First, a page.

Allergy drops have been successfully used in Europe for decades and are endorsed by the World Health Organization. They are being adopted rapidly in the US.
JayDay, Perhaps you did not realize that Winter has some of the worst pollen levels. Windborne pollens from trees are spread in Winter. I know.
I underwent anti-fungal treatments to no effect before I started SLIT treatments for aerosol and food allergies 25 years ago from the pioneers in the field. I got a lot of relief, but it was an ongoing process of adjusting doses every season.
The thing that finally got rid of most of my allergies was cleaning up my diet to get rid of grains and other high GI carbs and striving for low inflammation through balancing proteins, fats, and low GI carbs, along with EPA/DHA and other supplements. That cleared up almost all my many allergies. That evens out blood sugar, which to your point, also makes a less favorable environment for fungus to grow long term.
These things are as multi-faceted as individual immune systems.
Allergy Specific, SLIT is a possibility, but it seems to me far too cumbersome. The number of possible allergens is very high, in the hundreds or thousands of substances. Is like having no money and having to \"desensitize\" every shop in town about that fact, so that they will still sell you things despite your being broke. We don\'t even know the number of shops in town, and it could be you really need something from a shop you didn\'t know that existed or you were not able to desensitize.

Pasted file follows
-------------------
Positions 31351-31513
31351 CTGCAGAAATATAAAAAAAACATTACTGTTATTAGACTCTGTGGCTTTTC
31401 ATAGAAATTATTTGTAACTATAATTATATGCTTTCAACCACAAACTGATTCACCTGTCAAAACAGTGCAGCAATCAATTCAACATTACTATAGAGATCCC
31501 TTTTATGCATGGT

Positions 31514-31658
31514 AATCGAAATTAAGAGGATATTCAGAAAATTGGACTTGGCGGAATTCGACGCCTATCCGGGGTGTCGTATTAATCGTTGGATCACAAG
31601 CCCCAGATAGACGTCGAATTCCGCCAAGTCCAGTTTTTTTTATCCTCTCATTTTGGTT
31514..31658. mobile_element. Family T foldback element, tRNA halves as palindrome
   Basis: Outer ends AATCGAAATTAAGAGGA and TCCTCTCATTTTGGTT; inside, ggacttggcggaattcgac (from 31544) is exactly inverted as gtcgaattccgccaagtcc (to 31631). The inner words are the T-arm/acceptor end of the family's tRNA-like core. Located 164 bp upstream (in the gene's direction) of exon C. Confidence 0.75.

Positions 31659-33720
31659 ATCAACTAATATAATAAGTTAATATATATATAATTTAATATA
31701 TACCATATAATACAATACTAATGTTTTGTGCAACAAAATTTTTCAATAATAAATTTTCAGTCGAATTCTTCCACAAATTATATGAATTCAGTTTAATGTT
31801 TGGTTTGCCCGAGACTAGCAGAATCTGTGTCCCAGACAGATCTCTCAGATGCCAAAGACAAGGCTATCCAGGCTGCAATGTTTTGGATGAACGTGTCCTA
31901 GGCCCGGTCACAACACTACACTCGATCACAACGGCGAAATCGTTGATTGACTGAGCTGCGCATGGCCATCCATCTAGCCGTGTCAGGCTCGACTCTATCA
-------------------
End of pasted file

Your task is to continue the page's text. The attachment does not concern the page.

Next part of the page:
Wouldn\'t it be better just having an adequate income, a solution that fits all shops once and for all?
see3d, my allergies were serious enough as to realize for sure if there were airborne pollens or not. The difference was dramatic enough to say that it wouldn\'t go unnoticed.
Maybe your antifungal treatments were too short, non-systemic, or low dose? Even topical treatments improved my allergies, in fact I realized about this after a topical treatment, then a friend doctor suggested me to try a systemic treatment. My experience is that you\'ll need to take antifungals for at least 20 days to put fungi to sleep. Then treatment should go on for three to six months.
It is interesting what you say about nutrition, blood sugar levels could definitely be a hint.
Sure there is an individual aspect to this, but if I\'m right, antifungals should work just about the same way for everybody with allergies, just like antibiotics work approximately fine for everybody in other conditions. The key here would be a long enough systemic treatment with the right dose.
Dale Whitworth
Has anyone considered how this approach may help gluten tolerance in children? We have friends who\'s daughter has almost died on several occasions because of gluten in the food she was served. Could the same technique help her?